Economic Historian Naomi Lamoreaux responds by suggesting that attempts like Bruegel’s verge dangerously on “antiquarianism” (a term she uses frequently, 555). Speaking for economists, Lamoreaux says she does “not see why making an analysis more complicated should necessarily be considered a good thing” (556). While at first glance, Lamoreaux’s suggestion that historians writing narratives are doing the same thing as economists building models might strike historians as annoying and just, intuitively,
wrong; I think it’s incumbent on historians to think about this and articulate the differences.

Lamoreaux suggests that in order to lead to new knowledge, acts of “complication” must not only show us how the previous “simplification” failed to account for something both real and
important, but they must then arrive at a new re-simplification that incorporates this new insight (557-61). Lamoreaux deploys Paul David’s elaboration of Robert Solow’s famous growth model to illustrate her point, in a way that I think illustrates both the validity of her point, and a fundamental gap between the interests of economists and those of historians. Her point is that economists have recently begun to understand that “Many economic phenomena are…’path dependent’ in that they are conditional on the particular sequence in which events unfolded” (558). This is important, because in addition to what might seem like a belated acknowledgement by economists of contingency and the Second Law of Thermodynamics, it means in Lamoreaux’s words, “that contingency matters—that history matters” (557-8). And maybe it means that economists realize there’s a difference between models and the way things actually work out in the real world. That’s good news for historians who want to work with economists, but Lamoreaux’s argument also highlights the main difference between the two fields.

“The words
exogenous and endogenous are economic jargon,” Lamoreaux says, “but they capture an essential feature of all narratives. There is always an inside and outside to a story; there is always something external to the dynamics of a story that sets its events in motion” (558). This may or may not be true, but I suspect it is nowhere near as relevant to the historian as it seems to be to the economist. Lamoreaux argues that the two important elements of any story are the “equilibrium growth path” and the “external shocks” that can alter it. Shocks are usually big events, occasionally big people. “They are unlikely to be induced by the actions of people who are relatively powerless. If that is the case, however, what is the role for microhistory? What is the role for history written ‘on the ground’?” (559)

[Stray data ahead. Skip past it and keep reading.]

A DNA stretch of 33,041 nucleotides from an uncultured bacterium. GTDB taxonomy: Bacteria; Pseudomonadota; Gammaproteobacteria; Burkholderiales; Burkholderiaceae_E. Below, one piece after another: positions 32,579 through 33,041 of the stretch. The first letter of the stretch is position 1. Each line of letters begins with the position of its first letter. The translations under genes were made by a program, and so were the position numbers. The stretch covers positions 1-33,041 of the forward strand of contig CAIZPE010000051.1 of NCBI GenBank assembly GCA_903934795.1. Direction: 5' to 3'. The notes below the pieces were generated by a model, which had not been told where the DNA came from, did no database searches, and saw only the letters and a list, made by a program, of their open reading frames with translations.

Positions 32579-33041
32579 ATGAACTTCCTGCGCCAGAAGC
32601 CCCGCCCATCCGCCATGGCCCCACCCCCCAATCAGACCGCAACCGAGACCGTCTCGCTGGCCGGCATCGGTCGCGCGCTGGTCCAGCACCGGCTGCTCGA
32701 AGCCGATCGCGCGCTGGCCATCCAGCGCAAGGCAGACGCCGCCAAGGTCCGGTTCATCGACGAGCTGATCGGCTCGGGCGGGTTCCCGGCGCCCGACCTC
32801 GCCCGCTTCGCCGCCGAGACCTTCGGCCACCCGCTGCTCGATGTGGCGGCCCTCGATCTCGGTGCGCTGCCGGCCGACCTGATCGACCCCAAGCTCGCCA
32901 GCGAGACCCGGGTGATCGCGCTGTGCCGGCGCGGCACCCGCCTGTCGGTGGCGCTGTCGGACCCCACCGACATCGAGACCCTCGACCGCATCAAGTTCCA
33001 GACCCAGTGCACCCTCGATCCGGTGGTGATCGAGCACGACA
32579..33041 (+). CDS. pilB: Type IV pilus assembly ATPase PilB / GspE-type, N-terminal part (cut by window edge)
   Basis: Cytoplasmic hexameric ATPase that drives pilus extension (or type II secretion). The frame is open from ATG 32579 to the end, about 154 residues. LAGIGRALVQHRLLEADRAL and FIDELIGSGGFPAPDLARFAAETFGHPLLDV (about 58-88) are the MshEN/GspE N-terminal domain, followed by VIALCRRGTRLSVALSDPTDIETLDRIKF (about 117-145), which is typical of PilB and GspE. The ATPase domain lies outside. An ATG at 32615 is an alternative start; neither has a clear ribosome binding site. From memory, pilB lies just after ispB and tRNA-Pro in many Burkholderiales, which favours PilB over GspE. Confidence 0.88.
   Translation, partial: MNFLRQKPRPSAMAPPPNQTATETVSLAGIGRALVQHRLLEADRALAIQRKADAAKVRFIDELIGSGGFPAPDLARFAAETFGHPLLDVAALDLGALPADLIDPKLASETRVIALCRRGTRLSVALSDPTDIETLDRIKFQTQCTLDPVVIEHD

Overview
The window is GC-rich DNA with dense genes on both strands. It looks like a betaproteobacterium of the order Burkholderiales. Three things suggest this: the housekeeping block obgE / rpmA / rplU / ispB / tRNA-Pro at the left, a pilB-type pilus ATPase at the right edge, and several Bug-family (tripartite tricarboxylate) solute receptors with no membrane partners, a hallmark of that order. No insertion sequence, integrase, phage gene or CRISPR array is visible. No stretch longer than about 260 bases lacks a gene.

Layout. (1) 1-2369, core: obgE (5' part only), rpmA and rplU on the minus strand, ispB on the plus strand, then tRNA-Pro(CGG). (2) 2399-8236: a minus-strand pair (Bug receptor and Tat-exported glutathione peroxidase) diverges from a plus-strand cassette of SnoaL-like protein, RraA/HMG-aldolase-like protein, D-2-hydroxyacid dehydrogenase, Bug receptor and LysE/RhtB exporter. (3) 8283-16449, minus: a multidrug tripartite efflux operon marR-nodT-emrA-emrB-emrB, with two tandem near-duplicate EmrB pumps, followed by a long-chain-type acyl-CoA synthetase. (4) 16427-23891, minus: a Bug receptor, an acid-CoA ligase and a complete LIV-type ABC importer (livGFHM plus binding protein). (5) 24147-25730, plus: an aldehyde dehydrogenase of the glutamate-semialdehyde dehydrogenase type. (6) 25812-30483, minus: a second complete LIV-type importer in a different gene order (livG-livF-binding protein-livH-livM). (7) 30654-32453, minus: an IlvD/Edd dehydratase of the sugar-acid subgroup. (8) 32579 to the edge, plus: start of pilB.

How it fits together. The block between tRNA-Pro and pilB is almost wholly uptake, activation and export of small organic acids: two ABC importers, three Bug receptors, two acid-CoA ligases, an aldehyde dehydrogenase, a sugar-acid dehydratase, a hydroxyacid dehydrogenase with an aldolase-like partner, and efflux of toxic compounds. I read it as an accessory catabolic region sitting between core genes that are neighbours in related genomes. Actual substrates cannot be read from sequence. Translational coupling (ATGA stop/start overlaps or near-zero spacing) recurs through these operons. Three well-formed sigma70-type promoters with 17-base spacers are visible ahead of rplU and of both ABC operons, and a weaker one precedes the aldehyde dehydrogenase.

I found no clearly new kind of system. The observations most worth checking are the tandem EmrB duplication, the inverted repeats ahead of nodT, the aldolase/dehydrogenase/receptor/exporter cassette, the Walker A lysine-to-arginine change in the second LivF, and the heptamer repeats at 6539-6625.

I think the answer is obvious to historians. But again, I think we have to spell it out. So here’s my answer, as it occurs to me today at least:

History can’t afford to, and most historians couldn’t bear to, reduce the past to a series of equilibrium growth paths and exogenous shocks. We’ve been in that trap before. The path dependency and contingency we see have infinitely more variables than those sought (and therefore usually found) by economists. Historians should take college-level statistics and econometrics courses, so they can understand the way economic models are constructed. No matter how much they strive to be empirically descriptive rather than normative, the fact that they put the equation at the center means that the assumptions, caveats, exceptions are all pushed to the margins. All of Environmental History, viewed this way, is basically an exploration of things economists have regularly dismissed as “externalities.”

And then there’s temperament. The economist wants to simplify: wants to find rules that can be projected into the future. To predict. Most historians I know would prefer to complicate a picture than to “clean it up.” Sometimes this introduces trivialities—but from whose perspective? Is it fair to say that everybody who fails to be big enough to be an “external shock” is irrelevant? Irrelevant to whom? Most historians, I think, are not interested in returning to a whiggish world where only elite white men have agency. In the end, I think it comes down to two things. Epistemology and markets. What do you think is important in the nature of reality? Waves, or particles? And, who do you think you’re working for?

Hornborg's Power of the Machine

51-mrkgrpvl-_sl250_

The Power of the Machine: Global Inequalities of Economy, Technology, and Environment
Alf Hornborg, 2001

“Like all power structures,” Hornborg begins, “the machine will continue to reign only as long as it is not unmasked as a species of power.”  If only it was so easy.  We may realize that the emperor is naked, and he may be embarrassed. But that doesn’t stop him from being the emperor.

This isn't Environmental History, despite the title. It's more a cross between economics and philosophy. And the argument is not backed up by any historical claims or evidence, it's completely theoretical. But Hornborg went on to write and collaborate on books that do call themselves EnvHist, so I thought I'd look at his argument. Turns out, Hornborg’s analysis is built on two big ideas. The first is his definition of power as “a social relation built on an asymmetrical distribution of resources and risks” (1). When I read this, the image that came to my mind was Beowulf. Risks can either be taken or imposed. When you take a risk, you accumulate honor and become a hero. When you impose a risk on someone else, you accumulate power.

The second is the idea that beyond the cultural construction or idea of “the machine,” there are